Freeing Your Mind

Rights advocacy groups have helped minorities beat back
discrimination, women gain the right to vote, and the handicapped
win access to public spaces. Now a group called MindFreedom
International is working to preserve perhaps one of the most
fundamental human rights: the right to think for oneself.

A coalition of more than 100 groups in 14 countries, MindFreedom
was formed in 1988 to speak out against human rights violations in
the mental health system, such as restraints, involuntary
electroshock therapy, and forced medication. Many of its founders
and members call themselves survivors of the system, and their
experiences show that, for some, ‘treatment’ isn’t a road to
recovery but a highway to hell. At one rally in Washington, D.C., a
supporter toted a banner that read, ‘Bet your ass we’re

Now, as scientists refine ways to alter the human brain — and,
concomitantly, thoughts and behavior — MindFreedom is poised to
enter a new skirmish in the struggle to uphold personal

Lately, the group has been campaigning against drug implants
that are surgically inserted under the skin to release
antipsychotic medicine slowly, over weeks or months. It’s still
good old drug therapy, not an electronic implant, but the method
takes control away from the patient and gives it to the doctors. In
this way, MindFreedom contends, it’s another step toward curtailing
the rights of some of society’s most marginal members, the mentally
ill. And as far as MindFreedom director David Oaks is concerned, it
will also result in more invasive and heavy-handed methods such as
electronic implants controlled by doctors.

‘We’re opposed to all these techniques because they’re
inherently intrusive and irreversible, and they give doctors a lot
of control,’ says Oaks. ‘It’s like throwing gas on a fire.’

Apart from the rights implications of the new brain science,
Oaks contends that many of the most touted treatment methods are
based on what is still a crude understanding of the brain.

‘The most complex thing on earth is the human mind, and we’re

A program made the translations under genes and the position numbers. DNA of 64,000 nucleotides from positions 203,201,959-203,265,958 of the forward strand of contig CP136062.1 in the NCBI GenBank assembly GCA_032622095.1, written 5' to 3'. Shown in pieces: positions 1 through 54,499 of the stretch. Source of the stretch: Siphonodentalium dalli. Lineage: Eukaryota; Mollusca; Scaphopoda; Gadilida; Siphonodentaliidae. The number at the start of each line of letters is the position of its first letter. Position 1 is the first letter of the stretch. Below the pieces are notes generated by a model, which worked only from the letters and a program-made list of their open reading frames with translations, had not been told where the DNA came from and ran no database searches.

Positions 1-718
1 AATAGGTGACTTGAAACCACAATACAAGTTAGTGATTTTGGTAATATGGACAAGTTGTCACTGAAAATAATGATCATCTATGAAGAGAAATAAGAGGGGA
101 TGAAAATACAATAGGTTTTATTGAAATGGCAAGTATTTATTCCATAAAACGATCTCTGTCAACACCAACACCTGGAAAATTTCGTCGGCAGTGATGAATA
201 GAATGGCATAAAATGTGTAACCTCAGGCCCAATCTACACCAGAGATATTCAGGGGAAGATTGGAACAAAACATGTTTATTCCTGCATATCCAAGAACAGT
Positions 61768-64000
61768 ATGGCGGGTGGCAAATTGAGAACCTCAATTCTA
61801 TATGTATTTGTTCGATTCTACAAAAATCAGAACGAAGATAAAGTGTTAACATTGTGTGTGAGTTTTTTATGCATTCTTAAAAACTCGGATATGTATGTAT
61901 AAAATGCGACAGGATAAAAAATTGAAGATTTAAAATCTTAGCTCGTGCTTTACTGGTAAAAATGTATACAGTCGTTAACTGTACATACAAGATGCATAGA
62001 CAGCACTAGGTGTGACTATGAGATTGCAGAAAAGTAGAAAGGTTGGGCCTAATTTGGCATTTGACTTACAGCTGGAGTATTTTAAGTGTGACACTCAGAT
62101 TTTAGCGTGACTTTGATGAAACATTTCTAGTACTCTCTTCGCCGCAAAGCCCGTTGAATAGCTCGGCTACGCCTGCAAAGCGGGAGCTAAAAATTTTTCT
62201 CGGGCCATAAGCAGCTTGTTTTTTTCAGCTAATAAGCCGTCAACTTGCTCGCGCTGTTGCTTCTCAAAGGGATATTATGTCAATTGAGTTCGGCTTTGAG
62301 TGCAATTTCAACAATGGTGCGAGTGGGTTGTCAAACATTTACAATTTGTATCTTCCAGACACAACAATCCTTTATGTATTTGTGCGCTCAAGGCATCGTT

using monkey wrenches and throwing switches to see what happens,’
he says. ‘All of these newer techniques, which are really
extensions of the old psychosurgery, are based on an inaccurate
view of the mind, a mechanistic, reductionist paradigm. They reduce
the brain to a machine — and that ain’t how it works.’

Oaks, who was diagnosed as psychotic and forced to take
medication in the 1970s, contends that a more holistic model
encompassing mind, body, spirit, and environment can lead to better
treatment results and even full recovery for psychiatric patients.
‘Major change is often what’s needed, and you can’t buy and sell
that stuff,’ he says.

In the United States, discussion of the ethical aspects of brain
science has largely been relegated to groups like MindFreedom and
the occasional academic or professional conference. But Europe is
having a broader dialogue. Last year 126 citizens from nine
countries were tapped to participate in a series of conversations,
dubbed ‘Meeting of the Minds,’ that studied the issue with the help
of researchers, ethicists, stakeholders, and policy makers. It was
considered to be the largest public consultation on science, and
the first such Europe-wide effort.

The panel, which was coordinated by the Belgium-based King
Baudouin Foundation, presented its recommendations to the European
parliament in January. Many of them focused on the potential
misuses of brain science innovations and encouraged safeguards
against rights abuses.

Oaks hopes the United States has a similarly wide-ranging public
discussion, and that it includes those who have been harmed by the
mental health system. ‘That’s whose voice is often not at the
table, and we need to get it out there,’ he says.

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